This was likely a pre-snap read for Aaron Rodgers [12]. On the right side he has three defenders on three receivers, with a fairly deep defender. On the left side he has his #1 receiver on an island against a defender lined up 6 yards deep. It’s first down, so Rodgers know he can pick up yards, and he gives his receiver a chance to make a move to get into the end zone. Davante Adams being Davante Adams, he made a few moves and hit paydirt.

This has to be a quick throw either way and he liked his match-up to the left. It was a good call. Still, I like the action on the right.

Post/wheel combo on the left side. The post route drags the outside defender to the middle, leaving the sideline open. Jimmy Graham [80] runs the wheel route into the open space and Aaron Rodgers [12] hits him.

I would like to draw your attention to Randall Cobb [18] in the backfield. He’s running an angle route. Personally, I think he’s one of the best in the league at these and this showcases just how important that is. Watch how he sells the outside release before jamming his foot in the ground and cutting hard inside. Now let’s see how that plays into the success of this play:

Just keep your eye on the slot defender. Cobb sells the outside release so well that he is forced to stay in place for an extra beat. Once Cobb cuts towards the middle, the defender bails, but the route by Cobb buys Graham a step or two before the defender can shadow. That makes a huge difference on this play.

Through two games we’ve seen what a fully healthy Cobb can contribute to the offense. As a longtime fan of his, I’m thrilled with how this season is starting for him.

The Packers are facing 2nd and 18 with about 9 minutes left in the 3rd quarter. I don’t have a ton to say about this particular play – it’s a quick out by Geronimo Allison [81] that picks up 7 yards – but I wanted to talk about playcalling. They didn’t blaze any new trails with this: Allison had off-coverage and the Packers needed to pick up a few yards to make 3rd down a bit more manageable. It’s as simple as that.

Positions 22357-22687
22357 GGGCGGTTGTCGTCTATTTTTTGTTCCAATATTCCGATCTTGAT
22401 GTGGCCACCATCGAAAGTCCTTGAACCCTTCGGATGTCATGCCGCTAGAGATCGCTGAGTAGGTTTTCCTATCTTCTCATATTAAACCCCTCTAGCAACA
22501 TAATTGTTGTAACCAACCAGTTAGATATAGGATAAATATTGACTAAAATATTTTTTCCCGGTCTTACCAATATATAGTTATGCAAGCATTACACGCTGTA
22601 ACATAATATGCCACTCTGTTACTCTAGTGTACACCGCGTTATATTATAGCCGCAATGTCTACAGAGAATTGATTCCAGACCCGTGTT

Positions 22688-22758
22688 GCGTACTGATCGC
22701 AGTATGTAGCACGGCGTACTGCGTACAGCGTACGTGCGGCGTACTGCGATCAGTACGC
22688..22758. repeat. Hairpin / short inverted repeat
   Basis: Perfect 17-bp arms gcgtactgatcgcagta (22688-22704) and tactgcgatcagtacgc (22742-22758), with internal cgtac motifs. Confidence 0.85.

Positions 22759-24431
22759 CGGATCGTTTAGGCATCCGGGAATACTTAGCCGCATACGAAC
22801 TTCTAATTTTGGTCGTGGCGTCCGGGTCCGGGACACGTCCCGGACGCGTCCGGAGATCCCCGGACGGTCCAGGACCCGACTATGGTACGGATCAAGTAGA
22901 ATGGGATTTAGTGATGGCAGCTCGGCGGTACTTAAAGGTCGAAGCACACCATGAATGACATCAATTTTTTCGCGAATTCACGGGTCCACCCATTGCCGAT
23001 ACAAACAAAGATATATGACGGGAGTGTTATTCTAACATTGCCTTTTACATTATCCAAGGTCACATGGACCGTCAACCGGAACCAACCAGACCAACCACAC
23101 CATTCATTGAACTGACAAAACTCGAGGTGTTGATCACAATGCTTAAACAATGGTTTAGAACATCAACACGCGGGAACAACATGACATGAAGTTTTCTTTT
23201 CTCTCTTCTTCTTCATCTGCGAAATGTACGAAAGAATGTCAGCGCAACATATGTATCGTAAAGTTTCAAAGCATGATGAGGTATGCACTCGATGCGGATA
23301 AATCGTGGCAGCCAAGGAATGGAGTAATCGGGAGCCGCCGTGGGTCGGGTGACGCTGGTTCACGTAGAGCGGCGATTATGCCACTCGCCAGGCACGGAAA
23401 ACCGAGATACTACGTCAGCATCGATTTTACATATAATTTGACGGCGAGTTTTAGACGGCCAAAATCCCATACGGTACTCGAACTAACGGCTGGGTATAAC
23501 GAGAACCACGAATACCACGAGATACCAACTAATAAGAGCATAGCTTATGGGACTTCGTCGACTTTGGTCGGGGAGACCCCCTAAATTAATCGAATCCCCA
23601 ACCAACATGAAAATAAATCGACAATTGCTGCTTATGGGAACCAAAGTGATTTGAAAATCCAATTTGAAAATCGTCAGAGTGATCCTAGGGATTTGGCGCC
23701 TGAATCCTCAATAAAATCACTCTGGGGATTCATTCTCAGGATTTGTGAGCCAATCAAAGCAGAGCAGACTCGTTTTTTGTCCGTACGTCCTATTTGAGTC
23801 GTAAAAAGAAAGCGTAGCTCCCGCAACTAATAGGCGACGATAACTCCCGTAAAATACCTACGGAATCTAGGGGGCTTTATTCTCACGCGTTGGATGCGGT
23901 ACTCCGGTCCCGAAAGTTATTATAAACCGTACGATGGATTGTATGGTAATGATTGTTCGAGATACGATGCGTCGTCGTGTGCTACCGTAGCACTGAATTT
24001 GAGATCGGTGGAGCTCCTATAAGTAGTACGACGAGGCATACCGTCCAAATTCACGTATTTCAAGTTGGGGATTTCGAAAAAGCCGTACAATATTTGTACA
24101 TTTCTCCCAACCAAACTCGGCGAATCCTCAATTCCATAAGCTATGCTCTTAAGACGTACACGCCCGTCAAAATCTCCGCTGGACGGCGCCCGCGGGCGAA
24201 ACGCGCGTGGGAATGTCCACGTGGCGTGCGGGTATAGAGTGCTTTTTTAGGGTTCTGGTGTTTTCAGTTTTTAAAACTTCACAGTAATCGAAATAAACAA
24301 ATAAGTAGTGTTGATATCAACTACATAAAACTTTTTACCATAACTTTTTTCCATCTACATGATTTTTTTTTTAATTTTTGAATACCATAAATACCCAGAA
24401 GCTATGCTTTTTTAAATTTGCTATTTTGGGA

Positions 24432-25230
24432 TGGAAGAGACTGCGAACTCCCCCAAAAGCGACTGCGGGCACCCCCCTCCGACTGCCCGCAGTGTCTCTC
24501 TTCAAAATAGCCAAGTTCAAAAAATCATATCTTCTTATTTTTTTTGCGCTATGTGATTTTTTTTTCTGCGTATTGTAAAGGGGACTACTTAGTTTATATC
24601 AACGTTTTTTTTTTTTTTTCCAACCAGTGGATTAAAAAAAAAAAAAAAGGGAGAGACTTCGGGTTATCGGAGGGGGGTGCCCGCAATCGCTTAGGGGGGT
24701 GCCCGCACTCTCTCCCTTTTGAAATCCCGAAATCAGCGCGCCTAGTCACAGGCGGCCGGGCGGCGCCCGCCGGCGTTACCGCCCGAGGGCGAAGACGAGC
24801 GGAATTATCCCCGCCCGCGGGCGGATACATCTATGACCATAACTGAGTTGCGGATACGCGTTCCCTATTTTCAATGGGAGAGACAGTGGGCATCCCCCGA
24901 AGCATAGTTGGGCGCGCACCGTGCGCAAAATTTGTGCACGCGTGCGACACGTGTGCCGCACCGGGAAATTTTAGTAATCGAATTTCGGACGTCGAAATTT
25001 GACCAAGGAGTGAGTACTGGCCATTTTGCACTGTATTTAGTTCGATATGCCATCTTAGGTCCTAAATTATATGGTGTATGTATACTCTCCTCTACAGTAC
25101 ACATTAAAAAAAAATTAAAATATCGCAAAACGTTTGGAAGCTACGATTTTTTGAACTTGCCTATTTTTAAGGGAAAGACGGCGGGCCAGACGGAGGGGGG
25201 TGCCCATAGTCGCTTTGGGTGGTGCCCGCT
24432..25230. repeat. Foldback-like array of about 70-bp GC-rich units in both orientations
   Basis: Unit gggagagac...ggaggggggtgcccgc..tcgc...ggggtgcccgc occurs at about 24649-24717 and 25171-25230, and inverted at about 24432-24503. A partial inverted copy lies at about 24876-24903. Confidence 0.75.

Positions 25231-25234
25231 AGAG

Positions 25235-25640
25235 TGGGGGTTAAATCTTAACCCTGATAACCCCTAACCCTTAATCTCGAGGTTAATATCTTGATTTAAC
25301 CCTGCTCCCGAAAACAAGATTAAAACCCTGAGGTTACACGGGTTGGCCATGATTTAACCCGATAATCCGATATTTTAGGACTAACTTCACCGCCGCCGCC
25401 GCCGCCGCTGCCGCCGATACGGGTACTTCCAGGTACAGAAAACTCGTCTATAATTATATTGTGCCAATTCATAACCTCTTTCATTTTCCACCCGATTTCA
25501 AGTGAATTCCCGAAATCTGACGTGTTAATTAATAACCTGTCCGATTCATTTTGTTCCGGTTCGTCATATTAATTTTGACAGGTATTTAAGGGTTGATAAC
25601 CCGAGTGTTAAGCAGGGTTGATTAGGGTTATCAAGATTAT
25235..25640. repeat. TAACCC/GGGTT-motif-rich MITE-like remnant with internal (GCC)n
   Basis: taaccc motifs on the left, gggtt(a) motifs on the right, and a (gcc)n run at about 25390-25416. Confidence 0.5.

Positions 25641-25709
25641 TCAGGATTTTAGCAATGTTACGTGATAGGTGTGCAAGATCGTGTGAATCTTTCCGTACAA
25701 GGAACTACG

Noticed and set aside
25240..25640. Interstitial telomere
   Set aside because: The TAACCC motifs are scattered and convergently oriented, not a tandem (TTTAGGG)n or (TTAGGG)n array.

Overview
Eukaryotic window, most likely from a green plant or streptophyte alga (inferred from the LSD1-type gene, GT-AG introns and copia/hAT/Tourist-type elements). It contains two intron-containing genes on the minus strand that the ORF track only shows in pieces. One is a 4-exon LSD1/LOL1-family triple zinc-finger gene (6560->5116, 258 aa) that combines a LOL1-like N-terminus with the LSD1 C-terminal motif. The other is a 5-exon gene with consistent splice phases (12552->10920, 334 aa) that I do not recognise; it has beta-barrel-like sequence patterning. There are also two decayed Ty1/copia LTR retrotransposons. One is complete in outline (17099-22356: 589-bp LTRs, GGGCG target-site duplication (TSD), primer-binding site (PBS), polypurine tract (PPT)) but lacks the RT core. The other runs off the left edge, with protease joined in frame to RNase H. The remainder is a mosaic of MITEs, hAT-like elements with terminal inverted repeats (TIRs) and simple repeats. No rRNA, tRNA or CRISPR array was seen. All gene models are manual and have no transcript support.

Before I move to the next play, I wanted to look at the huddle for this play. The Packers obviously liked their match-ups, so they had a little sugar-huddle, with nobody straying too far from their positions. It helped prevent the Vikings from mass substitutions and kept the match-ups in the Packers favor.

Let’s look at the very next play.

By picking up 7 yards, the Packers put themselves in a better situation. Granted, 3rd and 11 isn’t amazing, but it’s a better situation than 3rd and 18.

Randall Cobb [18] motions across the formation, dragging Trae Waynes [26] with him. signaling man coverage. Cobb runs a curl from the inside, Geronimo Allison [81] runs a crosser from the middle and Davante Adams [17] runs a dig from the outside. You can see what all that does for the spacing. The curl holds a defender to the outside, the crosser drags a defender away from that area and the dig hits the space created by those routes. It provides a huge window to throw to, and Aaron Rodgers [12] is able to hit Adams for a 16 yard gain.

Plays are not made in a vacuum. The Packers made that 2nd down call knowing it wouldn’t pick up the 3rd down. They had a nice follow-up play and it paid off.

On the right side, we have three receivers. The man off the line is running a deep curl, the man on the outside is running a deep curl, and the slot man is running a post/corner. The curl in the middle holds the linebacker in that zone, while the curl on the outside holds the defender short of the goal line and to the sideline. That gives the slot receiver a lot of field to work with on the corner route.

Watch Randall Cobb [18] sell the post route. That’s huge for the success of this play. Space has been created, but Cobb still needs to run a good route, and he does exactly that. He turns and sells his route up the field, before cutting sharply to the back pylon.